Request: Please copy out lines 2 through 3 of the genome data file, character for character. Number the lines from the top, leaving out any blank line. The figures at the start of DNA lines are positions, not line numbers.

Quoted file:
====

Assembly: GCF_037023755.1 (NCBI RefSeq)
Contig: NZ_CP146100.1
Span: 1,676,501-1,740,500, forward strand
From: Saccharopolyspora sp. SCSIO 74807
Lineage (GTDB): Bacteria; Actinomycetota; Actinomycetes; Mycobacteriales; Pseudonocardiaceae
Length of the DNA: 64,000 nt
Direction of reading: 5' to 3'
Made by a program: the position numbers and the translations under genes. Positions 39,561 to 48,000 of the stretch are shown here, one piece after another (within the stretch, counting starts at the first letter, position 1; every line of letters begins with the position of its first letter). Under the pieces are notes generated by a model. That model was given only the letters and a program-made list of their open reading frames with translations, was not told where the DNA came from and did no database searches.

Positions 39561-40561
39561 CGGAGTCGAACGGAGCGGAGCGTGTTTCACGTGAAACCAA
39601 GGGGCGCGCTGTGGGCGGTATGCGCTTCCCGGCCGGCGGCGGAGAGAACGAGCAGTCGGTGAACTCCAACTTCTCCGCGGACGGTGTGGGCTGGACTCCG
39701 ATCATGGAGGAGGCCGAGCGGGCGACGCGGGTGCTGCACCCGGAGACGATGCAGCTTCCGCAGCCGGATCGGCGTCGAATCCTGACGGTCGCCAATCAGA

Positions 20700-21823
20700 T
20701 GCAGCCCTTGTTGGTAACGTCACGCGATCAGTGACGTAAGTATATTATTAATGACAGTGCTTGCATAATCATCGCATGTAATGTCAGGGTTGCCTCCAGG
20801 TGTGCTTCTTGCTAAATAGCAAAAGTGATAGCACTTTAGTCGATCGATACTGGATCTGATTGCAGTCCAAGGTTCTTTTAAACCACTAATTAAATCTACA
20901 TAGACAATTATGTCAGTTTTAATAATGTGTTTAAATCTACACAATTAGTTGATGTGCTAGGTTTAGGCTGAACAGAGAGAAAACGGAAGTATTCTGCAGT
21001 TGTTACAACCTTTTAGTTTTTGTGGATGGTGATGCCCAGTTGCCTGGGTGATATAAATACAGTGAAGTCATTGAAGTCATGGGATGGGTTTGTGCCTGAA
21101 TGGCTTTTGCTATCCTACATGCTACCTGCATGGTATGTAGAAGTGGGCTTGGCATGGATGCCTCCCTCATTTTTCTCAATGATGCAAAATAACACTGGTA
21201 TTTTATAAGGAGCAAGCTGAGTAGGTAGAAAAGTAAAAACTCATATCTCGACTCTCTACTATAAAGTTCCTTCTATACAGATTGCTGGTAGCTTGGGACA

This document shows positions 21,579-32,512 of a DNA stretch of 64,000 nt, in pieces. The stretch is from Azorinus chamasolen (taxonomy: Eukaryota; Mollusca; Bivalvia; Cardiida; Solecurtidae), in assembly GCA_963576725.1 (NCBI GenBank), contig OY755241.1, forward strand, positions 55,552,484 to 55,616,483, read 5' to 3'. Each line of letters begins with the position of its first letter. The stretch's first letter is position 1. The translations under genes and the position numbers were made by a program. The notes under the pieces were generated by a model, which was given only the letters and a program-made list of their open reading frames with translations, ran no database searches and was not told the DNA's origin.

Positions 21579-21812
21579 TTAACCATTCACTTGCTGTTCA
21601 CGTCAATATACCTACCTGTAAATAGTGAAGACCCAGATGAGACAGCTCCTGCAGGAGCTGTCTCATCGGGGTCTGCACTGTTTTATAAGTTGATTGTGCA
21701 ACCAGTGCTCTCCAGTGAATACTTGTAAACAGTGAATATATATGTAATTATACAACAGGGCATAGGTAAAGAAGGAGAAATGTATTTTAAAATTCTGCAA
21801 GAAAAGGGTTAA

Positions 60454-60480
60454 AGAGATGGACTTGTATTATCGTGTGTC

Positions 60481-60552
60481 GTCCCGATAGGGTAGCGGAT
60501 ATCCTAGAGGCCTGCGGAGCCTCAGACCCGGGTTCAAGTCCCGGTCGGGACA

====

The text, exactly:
Contig: NZ_CP146100.1
Span: 1,676,501-1,740,500, forward strand